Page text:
A Degree May Be Closer Than You Think
If you’ve ever thought of returning to school but couldn’t afford to put your life on hold to attend a traditional institution, then perhaps distance learning—participating in college classes from a remote location—is for you. Students utilize audiotapes, videotapes, telephone conferences, cable or satellite television, fax, e-mail, and the Web to receive instruction and interact with professors and other students.
“Online learning” is the common term used to describe distance education delivered across the Internet. Online courses employ such means of communication as Web pages, discussion boards, e-mails, streaming audio, video conferencing, interactive multimedia and even newer formats such as blogs and podcasts.
Assignments are transmitted over broadband connections, and students interact with others through the use of e-mail, electronic bulletin boards and real-time chat. Students needing additional assistance are able to contact their instructor by e-mail or telephone.
Links to online resources allow students to share learning experiences, access valuable research and obtain information from acknowledged experts in the global community. With the growing availability of state-of-the-art technology, distance education is quickly becoming a popular alternative to the traditional learning model.
Yet for all the power of technology, David Massey, director of distance education for the school of divinity at Regent University in Virginia Beach, Virginia, stresses that it is only one piece of the distance-learning puzzle. “We use the latest technology in our courses, but we avoid using technology for technology’s sake,” he says. “Instead, we are very intentional about how we leverage the technology to enhance student learning.”
Though Regent University offers all the technological bells and whistles, including live, interactive presentations during which students can virtually raise their hands and ask a question of the professor, the school still requires students to complete modular courses, which are held on campus for one full week.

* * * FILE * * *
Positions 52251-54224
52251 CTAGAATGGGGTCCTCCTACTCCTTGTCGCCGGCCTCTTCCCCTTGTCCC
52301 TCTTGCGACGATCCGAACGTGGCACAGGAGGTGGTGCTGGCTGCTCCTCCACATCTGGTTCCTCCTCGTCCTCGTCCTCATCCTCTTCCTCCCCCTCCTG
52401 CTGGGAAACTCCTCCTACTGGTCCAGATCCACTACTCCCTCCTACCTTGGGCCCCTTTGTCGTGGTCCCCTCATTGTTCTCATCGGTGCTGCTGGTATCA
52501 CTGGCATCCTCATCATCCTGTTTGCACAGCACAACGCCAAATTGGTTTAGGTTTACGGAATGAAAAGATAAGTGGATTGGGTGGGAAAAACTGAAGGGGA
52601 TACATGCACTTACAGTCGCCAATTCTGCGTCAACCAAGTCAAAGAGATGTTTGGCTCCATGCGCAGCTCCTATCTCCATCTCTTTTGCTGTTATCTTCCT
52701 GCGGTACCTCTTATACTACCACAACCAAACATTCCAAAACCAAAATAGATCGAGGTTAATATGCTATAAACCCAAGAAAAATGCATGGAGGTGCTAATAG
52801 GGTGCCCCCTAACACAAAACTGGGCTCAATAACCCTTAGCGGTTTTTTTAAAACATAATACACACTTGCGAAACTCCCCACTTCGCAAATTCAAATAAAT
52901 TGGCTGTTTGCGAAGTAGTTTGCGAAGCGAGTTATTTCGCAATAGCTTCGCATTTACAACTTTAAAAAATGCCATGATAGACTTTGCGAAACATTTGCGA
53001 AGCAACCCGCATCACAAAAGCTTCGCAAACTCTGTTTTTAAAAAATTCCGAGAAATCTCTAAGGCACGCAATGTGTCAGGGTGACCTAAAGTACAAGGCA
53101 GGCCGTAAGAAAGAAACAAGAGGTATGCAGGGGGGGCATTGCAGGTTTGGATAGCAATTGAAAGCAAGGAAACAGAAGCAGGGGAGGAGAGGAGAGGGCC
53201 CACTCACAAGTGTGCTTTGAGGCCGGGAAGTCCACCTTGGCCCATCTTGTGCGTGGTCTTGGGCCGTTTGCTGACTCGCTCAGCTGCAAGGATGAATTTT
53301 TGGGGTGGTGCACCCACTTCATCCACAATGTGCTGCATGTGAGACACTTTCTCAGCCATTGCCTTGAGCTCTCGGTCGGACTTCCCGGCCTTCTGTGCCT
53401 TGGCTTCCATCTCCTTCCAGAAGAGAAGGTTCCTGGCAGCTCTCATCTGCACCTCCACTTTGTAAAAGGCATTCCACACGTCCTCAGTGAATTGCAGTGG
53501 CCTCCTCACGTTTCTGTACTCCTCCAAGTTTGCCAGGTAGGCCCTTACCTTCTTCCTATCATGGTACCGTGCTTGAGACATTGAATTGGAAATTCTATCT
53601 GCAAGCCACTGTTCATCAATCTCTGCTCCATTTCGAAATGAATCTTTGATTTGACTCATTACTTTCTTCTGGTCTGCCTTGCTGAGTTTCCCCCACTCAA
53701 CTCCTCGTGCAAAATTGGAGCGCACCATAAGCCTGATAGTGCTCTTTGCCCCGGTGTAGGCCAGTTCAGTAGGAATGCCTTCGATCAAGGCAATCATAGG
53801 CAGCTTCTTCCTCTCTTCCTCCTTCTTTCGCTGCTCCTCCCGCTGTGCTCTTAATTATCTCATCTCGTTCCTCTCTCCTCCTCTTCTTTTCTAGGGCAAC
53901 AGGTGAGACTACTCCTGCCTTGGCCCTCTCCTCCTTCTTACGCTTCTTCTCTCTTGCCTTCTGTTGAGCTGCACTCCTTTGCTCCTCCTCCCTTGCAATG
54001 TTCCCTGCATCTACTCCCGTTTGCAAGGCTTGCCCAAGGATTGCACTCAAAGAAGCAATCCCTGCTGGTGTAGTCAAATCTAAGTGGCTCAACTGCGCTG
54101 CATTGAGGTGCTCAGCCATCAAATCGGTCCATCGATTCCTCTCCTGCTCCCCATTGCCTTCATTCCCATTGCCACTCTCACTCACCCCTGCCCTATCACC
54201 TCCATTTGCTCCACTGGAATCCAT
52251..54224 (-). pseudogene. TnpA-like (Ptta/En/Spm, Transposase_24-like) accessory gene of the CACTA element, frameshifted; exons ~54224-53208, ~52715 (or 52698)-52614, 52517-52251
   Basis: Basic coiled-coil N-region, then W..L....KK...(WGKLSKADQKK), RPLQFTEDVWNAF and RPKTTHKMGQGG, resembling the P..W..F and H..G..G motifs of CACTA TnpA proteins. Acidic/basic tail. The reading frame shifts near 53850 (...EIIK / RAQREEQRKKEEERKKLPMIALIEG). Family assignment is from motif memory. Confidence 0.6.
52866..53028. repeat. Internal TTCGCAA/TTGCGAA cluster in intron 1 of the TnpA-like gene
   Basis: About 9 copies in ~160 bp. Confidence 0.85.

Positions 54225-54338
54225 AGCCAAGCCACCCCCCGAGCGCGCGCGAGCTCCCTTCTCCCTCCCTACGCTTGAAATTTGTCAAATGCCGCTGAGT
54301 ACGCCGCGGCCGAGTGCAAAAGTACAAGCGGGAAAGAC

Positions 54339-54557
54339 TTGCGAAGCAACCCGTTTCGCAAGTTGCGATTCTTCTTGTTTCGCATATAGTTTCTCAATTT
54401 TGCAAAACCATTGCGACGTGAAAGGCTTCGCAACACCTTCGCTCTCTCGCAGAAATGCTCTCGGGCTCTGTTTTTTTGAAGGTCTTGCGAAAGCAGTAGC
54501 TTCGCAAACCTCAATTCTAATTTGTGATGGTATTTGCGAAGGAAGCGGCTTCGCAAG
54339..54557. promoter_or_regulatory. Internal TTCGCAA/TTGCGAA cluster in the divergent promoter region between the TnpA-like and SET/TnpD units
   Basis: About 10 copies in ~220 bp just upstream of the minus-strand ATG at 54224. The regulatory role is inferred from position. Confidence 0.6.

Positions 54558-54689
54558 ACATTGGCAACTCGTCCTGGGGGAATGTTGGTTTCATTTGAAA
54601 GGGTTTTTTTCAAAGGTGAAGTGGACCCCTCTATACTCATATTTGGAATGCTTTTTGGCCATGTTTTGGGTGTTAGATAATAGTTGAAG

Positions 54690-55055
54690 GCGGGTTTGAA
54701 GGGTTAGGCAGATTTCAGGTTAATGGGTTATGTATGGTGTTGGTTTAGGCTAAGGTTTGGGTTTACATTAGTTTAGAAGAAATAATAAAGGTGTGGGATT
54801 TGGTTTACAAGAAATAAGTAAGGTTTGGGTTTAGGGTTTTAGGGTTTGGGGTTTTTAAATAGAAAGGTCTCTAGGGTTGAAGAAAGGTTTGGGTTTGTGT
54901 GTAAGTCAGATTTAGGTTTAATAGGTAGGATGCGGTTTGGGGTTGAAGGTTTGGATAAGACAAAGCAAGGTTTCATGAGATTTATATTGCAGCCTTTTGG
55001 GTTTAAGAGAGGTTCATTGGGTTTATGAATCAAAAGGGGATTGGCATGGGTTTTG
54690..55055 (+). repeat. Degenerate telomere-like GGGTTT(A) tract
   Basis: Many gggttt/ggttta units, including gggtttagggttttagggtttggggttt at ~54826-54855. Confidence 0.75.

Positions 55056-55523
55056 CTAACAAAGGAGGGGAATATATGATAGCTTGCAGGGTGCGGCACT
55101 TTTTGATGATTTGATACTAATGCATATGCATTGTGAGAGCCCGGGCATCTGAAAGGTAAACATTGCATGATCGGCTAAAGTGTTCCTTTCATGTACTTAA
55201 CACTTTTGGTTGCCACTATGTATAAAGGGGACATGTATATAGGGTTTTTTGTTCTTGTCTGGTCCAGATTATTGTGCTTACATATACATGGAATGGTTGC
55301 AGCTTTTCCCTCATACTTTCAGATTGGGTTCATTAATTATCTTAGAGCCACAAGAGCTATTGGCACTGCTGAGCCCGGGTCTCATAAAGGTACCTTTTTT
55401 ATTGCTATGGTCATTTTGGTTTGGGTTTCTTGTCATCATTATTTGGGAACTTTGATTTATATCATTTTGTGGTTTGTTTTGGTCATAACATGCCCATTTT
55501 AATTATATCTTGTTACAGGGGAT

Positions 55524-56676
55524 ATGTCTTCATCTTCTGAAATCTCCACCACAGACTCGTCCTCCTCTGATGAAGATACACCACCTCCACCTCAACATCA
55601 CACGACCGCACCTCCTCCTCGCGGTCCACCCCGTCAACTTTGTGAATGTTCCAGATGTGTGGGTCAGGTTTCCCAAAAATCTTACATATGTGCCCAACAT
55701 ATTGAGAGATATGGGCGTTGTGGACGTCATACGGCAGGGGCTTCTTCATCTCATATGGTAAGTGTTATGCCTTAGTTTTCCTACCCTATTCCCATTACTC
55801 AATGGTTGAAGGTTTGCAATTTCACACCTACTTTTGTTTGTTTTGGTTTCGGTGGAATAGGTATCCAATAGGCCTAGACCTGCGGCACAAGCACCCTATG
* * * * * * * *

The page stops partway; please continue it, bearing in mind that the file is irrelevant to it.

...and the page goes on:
At some distance-learning institutions, a bachelor’s degree through Master of Divinity (M.Div.) degree can be pursued entirely online, but any accredited Doctor of Ministry (D.Min.) program requires some face-to-face instruction, typically delivered in seminars at an approved site or on campus.
David Barnett is the associate vice president for distance education at Liberty University in Lynchburg, Virginia, where distance learners (13,000) outnumber residential students (9,000). He claims that distance learning is a growing trend at Liberty and elsewhere.
“Distance learning is a tremendous area of growth because it allows working adults to achieve their educational goals in a flexible, affordable way, without having to leave their jobs or uproot their families to move to a residential campus,” Barnett says.
In particular, today’s online programs afford students the capability of completing their research and other coursework when it best fits their schedule, while working from the convenience of their home or anywhere else they can access the Internet.
According to the research firm Eduventures, the proportion of college students taking all their classes online is projected to rise during the next 10 years from 7 percent today to as much as 25 percent. And recently adopted legislation has opened the doors wider to distance-education students, as colleges will no longer be required to deliver at least half their courses on a campus instead of online to qualify for federal student aid.